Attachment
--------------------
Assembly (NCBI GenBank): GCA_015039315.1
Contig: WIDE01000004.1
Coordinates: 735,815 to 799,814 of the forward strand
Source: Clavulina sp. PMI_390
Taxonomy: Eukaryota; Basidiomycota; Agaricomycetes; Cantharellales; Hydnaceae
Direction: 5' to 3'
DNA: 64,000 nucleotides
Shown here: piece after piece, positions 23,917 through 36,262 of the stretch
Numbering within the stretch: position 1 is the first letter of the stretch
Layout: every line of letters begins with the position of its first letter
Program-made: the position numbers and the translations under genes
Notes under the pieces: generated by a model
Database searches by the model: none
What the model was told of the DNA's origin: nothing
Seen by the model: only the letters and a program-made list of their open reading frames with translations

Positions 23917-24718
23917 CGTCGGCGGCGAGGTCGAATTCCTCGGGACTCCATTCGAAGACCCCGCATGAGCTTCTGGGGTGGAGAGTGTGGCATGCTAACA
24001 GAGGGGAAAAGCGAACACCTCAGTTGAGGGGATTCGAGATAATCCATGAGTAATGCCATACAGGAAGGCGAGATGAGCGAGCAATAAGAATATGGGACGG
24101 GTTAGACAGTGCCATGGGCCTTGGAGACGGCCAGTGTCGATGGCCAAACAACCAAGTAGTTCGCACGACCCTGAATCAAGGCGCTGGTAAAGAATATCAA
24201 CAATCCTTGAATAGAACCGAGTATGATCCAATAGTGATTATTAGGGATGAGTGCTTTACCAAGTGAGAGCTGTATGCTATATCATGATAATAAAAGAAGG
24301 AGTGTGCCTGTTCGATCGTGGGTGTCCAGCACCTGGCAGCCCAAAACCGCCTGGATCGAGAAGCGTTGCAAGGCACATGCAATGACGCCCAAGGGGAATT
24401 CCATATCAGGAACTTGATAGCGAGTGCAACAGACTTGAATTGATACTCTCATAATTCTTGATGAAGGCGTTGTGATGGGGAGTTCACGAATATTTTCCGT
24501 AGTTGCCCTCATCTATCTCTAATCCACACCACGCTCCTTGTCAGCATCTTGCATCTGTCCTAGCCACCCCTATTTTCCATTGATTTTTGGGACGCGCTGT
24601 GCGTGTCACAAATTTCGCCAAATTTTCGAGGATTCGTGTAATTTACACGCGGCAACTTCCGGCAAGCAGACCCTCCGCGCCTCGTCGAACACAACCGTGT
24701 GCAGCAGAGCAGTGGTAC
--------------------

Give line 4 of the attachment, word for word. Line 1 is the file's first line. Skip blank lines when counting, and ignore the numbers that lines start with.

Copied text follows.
Source: Clavulina sp. PMI_390